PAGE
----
Your cervical ribs are (probably) non-existent
December 2, 2009
It’s a strange thing, but no-one seems to bother properly figuring their sauropods’ cervical ribs — that is, the long, thin, posteriorly directed ribs of the neck vertebrae. I’ll be bucking that trend when the Archbishop paper comes out, but to get your mouth watering ahead of time, here is the head of the cervical rib that I have arbitrarily designated X1, the largest of those preserved in the Archbishop:
The top image shows the rib in anterior view, with dorsal pointing to the left; the middle row shows the rib with anterior pointing upwards, in (from left to right), lateral, dorsal, medial and ventral views; the bottom row shows posterior view, again with dorsal to the left. Click through the image to see the full glory of the high-resolution version. Remember folks: you only get this sort of high-resolution image published in PLoS journals!
As I mentioned, sauropod cervical ribs have been pretty comprehensively ignored in the literature. I can’t offhand think of a single paper about them (unless you count Martin et al.’s (1998) proposal that they functioned in ventral compression-bracing of sauropods’ necks, and let’s not even start on that), and I am really struggling to think of paper that figures them. Even the usually super-reliable Osborn and Mook (1921) dropped the ball here, with a single illustration (out of 127 figures) and single short paragraph of text (out of 141 pages). Here it is:
Janensch (1950) did discuss the cervical ribs of Giraffatitan in some detail, but his figures are not very informative. If anyone knows of better treatments of sauropod cervical ribs in the literature, then please mention it in the comments!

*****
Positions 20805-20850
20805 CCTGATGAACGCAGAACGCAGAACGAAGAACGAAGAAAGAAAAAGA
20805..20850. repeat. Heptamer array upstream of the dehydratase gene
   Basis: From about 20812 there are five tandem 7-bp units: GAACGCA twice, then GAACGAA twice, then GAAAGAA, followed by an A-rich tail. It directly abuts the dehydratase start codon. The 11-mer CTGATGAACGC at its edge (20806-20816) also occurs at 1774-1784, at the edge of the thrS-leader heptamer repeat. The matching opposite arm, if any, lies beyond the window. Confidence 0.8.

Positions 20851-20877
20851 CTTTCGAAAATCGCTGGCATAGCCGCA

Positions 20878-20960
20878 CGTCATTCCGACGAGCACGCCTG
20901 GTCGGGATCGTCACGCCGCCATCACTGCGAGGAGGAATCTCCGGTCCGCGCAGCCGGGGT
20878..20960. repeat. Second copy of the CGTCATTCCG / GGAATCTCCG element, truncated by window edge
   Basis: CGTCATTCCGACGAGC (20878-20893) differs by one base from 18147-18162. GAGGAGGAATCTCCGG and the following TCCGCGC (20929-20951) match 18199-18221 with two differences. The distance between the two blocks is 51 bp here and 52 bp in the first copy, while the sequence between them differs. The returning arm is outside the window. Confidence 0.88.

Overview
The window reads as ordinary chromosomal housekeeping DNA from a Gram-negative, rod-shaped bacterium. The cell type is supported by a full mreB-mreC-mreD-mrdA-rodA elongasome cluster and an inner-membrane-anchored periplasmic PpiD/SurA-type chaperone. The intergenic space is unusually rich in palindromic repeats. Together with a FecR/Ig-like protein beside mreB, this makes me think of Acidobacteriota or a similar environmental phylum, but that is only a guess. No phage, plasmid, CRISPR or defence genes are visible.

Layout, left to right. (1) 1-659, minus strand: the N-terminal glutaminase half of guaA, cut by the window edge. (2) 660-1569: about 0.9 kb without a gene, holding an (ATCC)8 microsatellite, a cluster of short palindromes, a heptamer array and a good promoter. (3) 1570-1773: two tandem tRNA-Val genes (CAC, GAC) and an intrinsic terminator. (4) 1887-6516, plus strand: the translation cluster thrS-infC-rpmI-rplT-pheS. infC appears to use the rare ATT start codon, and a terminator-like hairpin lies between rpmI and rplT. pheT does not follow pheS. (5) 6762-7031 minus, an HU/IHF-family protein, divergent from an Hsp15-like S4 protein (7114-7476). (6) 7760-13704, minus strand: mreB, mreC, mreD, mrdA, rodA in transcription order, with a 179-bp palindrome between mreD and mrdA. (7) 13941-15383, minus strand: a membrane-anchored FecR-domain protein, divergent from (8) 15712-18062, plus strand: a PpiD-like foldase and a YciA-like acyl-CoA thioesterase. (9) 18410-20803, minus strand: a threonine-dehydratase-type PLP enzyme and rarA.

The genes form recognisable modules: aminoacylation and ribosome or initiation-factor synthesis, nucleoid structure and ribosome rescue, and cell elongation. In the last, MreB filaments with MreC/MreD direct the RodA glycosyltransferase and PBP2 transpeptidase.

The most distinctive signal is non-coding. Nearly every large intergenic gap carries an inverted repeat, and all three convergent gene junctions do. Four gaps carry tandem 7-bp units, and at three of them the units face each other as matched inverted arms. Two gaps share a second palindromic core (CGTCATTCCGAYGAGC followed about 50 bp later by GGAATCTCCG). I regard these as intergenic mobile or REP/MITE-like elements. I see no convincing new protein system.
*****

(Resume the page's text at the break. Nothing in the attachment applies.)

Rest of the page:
Because of this poor coverage in the published record, it’s hard for me to compare the Archbishop cervical ribs with those of other taxa. For example, the medial view of X1 (in the middle of the “cross” in the image above) shows that the internal face of the cervical rib loop, where the cervical rib reaches up to articulate with the diapophysis of its vertebra, has two parallel struts of bone extending vertically with a narrow groove between them. Is that unusual? I have no idea.
(I do have photos of some other Tendaguru cervical ribs, referred to Giraffatitan – although if I’m right that the Archbishop is not Giraffatitan, so that there are multiple brachiosaurs in the Tendaguru Formation, then who knows whether that referral is correct?)
Finally, we come to the matter of your cervical ribs. I would have liked to do this post as one in the Your Noun Is Adjective series, but the brutal truth is, you don’t even have any cervical ribs — unless you are one of the lucky 0.2% that, according to the Wikipedia article, have a supernumary rib which is frankly just an additional dorsal rib (uh, thoracic rib I guess) that’s growing out of your last cervical vertebra by mistake. (Wikipedia’s horrible humanist bias is apparent here, in that the article doesn’t even mention the fact that plenty of other animals have cervical ribs and love them.)
Anyway, here’s how human cervical ribs look, stolen from Do You Really Need Back Surgery? A Surgeon’s Guide to Neck and Back Pain and How to Choose Your Treatment:
- Janensch, Werner. 1950. Die Wirbelsaule von Brachiosaurus brancai. Palaeontographica (Suppl. 7) 3:27-93.
- Martin, John, Valérie Martin-Rolland, and Eberhard (Dino) Frey. 1998. Not cranes or masts, but beams: the biomechanics of sauropod necks. Oryctos 1:113-120.
- Osborn, Henry Fairfield, and Charles C. Mook. 1921. Camarasaurus, Amphicoelias and other sauropods of Cope. Memoirs of the American Museum of Natural History, n.s. 3:247-387, and plates LX-LXXXV.